struct Stub {};
    return reinterpret_cast<Badge<T>>(Stub());

  class Device {
    static Badge<Device> getBadge() { return Badge<Device>(); }

  void needDeviceBadge(Badge<Device> badge)

  int main()
     needDeviceBadge(Device::getBadge());   // no error
     needDeviceBadge(FakeBadge<Device>());  // error!
     return 0;
g++ errors:

  badge.cc: In instantiation of ‘Badge<T> FakeBadge() [with T = Device]’:
  badge.cc:25:38:   required from here
  badge.cc:10:10: error: invalid cast from type ‘FakeBadge() [with T = Device]::Stub’ to type ‘Badge<Device>’
     return reinterpret_cast<Badge<T>>(Stub());

A reinterpret_cast won't turn an instance of the Stub local class into a Badge<Device>.

That doesn't even have to do with friendship/protection. If we move that line into the Device class, the reinterpret_cast still doesn't compile.

It does, however, work fine if you use a proper "* (Badge<T>* )&stub" cast.

Well, that's a problem in the C++ type system, isn't it; because it (effectively) constructs a value of type Badge<Device>, even though it's not a piece of code sitting in the Device class scope.

The rule should be that if the default constructor of T is not accessible in the scope, then any cast to T * or T & requires a diagnostic. Or something like that.

If I can allocate a suitably aligned buffer of sizeof (T) zeros, and then treat that as a T, I've effectively constructed a T.

No, that's a good feature of the C++ type system, because it (effectively) allows the programmer to construct a value of type Badge<Device>, even if Device thinks it's okay to prevent that.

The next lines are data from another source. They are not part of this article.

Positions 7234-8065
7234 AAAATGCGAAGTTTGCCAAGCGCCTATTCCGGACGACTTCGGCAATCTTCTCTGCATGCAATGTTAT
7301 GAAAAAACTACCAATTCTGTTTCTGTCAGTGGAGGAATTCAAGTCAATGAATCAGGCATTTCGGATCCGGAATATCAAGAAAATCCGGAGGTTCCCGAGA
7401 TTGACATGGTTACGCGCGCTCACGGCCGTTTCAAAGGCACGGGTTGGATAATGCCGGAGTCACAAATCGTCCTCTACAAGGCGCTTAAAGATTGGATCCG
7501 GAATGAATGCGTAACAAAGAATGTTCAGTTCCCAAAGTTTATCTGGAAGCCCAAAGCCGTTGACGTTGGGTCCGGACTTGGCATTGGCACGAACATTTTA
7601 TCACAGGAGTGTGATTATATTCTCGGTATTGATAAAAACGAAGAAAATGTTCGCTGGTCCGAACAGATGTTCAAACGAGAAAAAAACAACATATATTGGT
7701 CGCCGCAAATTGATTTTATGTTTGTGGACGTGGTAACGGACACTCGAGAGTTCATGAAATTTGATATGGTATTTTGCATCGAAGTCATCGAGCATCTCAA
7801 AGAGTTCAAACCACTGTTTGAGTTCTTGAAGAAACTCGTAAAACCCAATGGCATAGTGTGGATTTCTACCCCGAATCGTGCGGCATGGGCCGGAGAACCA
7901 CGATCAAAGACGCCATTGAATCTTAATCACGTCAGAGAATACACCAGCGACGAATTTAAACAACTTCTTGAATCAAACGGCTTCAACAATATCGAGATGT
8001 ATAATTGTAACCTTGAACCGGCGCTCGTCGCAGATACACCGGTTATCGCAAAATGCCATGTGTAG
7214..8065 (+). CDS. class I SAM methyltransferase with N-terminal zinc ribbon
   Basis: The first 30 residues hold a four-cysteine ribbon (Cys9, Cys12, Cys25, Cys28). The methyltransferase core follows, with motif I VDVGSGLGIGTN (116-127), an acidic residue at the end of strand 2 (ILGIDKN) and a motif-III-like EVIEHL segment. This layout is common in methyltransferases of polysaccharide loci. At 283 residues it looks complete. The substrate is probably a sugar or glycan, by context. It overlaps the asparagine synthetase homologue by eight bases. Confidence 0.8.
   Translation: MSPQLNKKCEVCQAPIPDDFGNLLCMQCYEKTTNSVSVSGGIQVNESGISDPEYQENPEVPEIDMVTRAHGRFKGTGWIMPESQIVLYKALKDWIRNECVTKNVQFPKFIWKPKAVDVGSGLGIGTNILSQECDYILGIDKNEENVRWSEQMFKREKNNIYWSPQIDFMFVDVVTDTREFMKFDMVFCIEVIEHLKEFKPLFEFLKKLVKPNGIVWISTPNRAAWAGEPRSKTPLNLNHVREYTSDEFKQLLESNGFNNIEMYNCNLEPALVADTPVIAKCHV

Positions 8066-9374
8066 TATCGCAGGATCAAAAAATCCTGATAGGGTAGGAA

It would be better to do eg "return Device::private:get_badge()", but C++ defectively doesn't support that.

Isn't casting unrelated types undefined behavior?

Yes, in the standard it isn't defined, but on most--or maybe even all?--systems and compilers it's perfectly defined, since there is no reason why a compiler would layout two different empty structs in different ways; they're both empty anyways.

Edit: Actually, from reading some of the other comments in the thread, the standard apparently specifies that empty structs are 1 byte in size, so technically they would both be the same size, so casting between them should be fine.

It's not defined on systems unless a document spells it out. However, the actual behavior can be deduced to be harmless from black-box testing. compiler source code and generate object code.

Problem is that it doesn't require a diagnostic, and the actual behavior of casting one empty struct foo {} to another empty struct bar {} is likely harmless and portable.

Interesting, I'd always assumed reinterpret_cast<> was YOLO-anything-goes. You learn something every day ;)

You actually need:

  template<typename T>
  Badge<T> FakeBadge() {
    static struct Stub {} stub;
    return *(Badge<T>*)&stub;

That's not a legal C++ cast, but it's conceivable that it could be made to work by casting to a reference type instead.

Badge could prevent this by making the copy and move constructors private.

This reminds me of the Passkey idiom: https://arne-mertz.de/2016/10/passkey-idiom/

Oh wow, that's so similar! So similar in fact, that I must have seen this blog post at some point and internalized the idea :)

The improvement that Badge<T> makes is the <T> part; you don't need to look up the PassKey declaration to see who can construct PassKeys, it's encoded right there in the type instead.

I do like how PassKey makes the copy ctor private. I think we can improve on that and delete both the copy and move ctors in Badge.

This is pretty much the PassKey idiom